This study found that in the same dispatch center, bystanders in urban areas exhibited a higher rate of acceptance and performance of CPR. Although no statistically significant differences were observed, patients with OHCA in urban areas had superior prognosis. However, after DACPR intervention, prognosis improvement was higher in rural areas than in urban areas. Public health and education are warranted to encourage people to perform CPR and achieve higher bystander CPR rates, particularly in rural areas.
List of abbreviations
|OHCA:||Out-of-hospital cardiac arrest|
|AED:||Automated external defibrillation|
|EMT:||Emergency medical technician|
|DACPR:||Dispatcher-assisted cardiopulmonary resuscitation|
|ROSC:||Return of spontaneous circulation|
|EMS:||Emergency medical service|
|CPC:||Cerebral performance category|
The data used to support the findings of this study are available from the Fire Bureau of Taichung City Government. Due to legal restrictions imposed by the government of Taiwan in relation to the “Personal Information Protection Act”, data cannot be made publicly available. Requests for data can be sent as a formal proposal to the Fire Bureau of Taichung City Government (https://english.taichung.gov.tw/fire/).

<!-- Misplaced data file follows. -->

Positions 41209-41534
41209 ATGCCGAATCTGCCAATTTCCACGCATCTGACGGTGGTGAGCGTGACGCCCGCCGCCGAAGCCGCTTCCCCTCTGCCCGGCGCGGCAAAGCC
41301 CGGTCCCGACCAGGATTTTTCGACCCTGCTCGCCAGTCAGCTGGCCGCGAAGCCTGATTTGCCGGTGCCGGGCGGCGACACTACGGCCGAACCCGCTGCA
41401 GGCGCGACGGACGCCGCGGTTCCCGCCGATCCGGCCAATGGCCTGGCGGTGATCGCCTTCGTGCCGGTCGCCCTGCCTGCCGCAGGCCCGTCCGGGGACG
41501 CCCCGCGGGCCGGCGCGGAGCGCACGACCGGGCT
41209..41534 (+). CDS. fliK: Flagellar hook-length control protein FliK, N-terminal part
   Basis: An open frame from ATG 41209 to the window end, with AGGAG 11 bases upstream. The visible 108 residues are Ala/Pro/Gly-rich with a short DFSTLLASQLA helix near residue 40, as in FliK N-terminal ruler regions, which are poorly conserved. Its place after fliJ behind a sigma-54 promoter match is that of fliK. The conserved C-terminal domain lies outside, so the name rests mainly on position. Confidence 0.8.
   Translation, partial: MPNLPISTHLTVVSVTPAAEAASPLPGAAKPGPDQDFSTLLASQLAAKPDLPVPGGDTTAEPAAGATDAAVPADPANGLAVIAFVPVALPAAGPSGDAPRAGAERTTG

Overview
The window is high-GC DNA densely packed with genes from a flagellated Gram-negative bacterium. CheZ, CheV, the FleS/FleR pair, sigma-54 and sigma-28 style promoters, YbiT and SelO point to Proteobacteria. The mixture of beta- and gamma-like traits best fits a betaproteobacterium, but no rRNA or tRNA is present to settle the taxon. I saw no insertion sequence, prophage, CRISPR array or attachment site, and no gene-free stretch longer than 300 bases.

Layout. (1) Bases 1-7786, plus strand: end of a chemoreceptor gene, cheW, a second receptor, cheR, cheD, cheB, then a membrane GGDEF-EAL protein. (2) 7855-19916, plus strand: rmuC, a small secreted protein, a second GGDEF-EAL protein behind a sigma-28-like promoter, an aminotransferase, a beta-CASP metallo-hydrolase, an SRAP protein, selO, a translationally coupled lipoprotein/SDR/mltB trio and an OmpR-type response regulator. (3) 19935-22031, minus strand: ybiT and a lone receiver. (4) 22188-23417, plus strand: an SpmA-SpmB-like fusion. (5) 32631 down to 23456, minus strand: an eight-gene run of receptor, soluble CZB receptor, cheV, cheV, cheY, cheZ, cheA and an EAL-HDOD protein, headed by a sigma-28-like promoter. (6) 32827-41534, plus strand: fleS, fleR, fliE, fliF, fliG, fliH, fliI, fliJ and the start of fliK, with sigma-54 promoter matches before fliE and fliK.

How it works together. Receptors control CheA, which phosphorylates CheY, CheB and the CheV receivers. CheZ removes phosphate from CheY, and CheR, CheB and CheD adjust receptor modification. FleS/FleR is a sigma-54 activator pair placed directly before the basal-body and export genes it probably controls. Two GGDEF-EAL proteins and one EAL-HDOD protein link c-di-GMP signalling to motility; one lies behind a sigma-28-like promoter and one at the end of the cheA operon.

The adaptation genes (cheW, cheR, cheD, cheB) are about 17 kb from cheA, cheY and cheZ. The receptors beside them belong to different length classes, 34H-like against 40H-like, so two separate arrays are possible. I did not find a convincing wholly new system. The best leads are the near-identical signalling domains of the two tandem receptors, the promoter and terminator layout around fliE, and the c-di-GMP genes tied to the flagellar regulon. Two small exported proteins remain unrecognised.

The Institutional Review Board of China Medical University approved this observational study.
The funding agencies had no role in the design and conduct of the study; collection, management, analysis, and interpretation of data; preparation, review, and approval of manuscript; or decision to submit manuscript for publication.
Conflicts of Interest
The authors declare that they have no competing interests.
YC Chen, HM Shih, CY Chen, and SH Yu involved in conception and designing the study; LC Huang and CY Chen involved in acquisition of data; HM Shih and WJ Chen analysed the study; HM Shih, CY Chen, and SH Yu interpreted the data; YC Chen, HM Shih, and SH Yu drafted the article; all authors critically revised the important intellectual content; final approval of the version to be published: all authors gave the final approval of the version to be published. All authors contributed equally to the work. Yen-Chin Chen and Shao-Hua Yu are the co-first authors of this article.
This work was supported by grants from the Ministry of Science and Technology, Taiwan (MOST 107-2314-B-039-054-MY2) and the China Medical University Hospital (CSR-108-033; DMR-109-182). The authors would like to thank all colleagues of Fire Bureau of Taichung City Government who contributed to this study. This manuscript was edited by Wallace Academic Editing.
Odds ratios and the corresponding 95% confidence interval of parameters that are associated with the return of spontaneous circulation (ROSC). Young age, witness of collapse, collapse at public places, and defibrillated with automated external defibrillator were associated with a better chance of ROSC in the urban area. However, the only witness of collapse was associated with a better chance of ROSC in the rural area. (Supplementary Materials)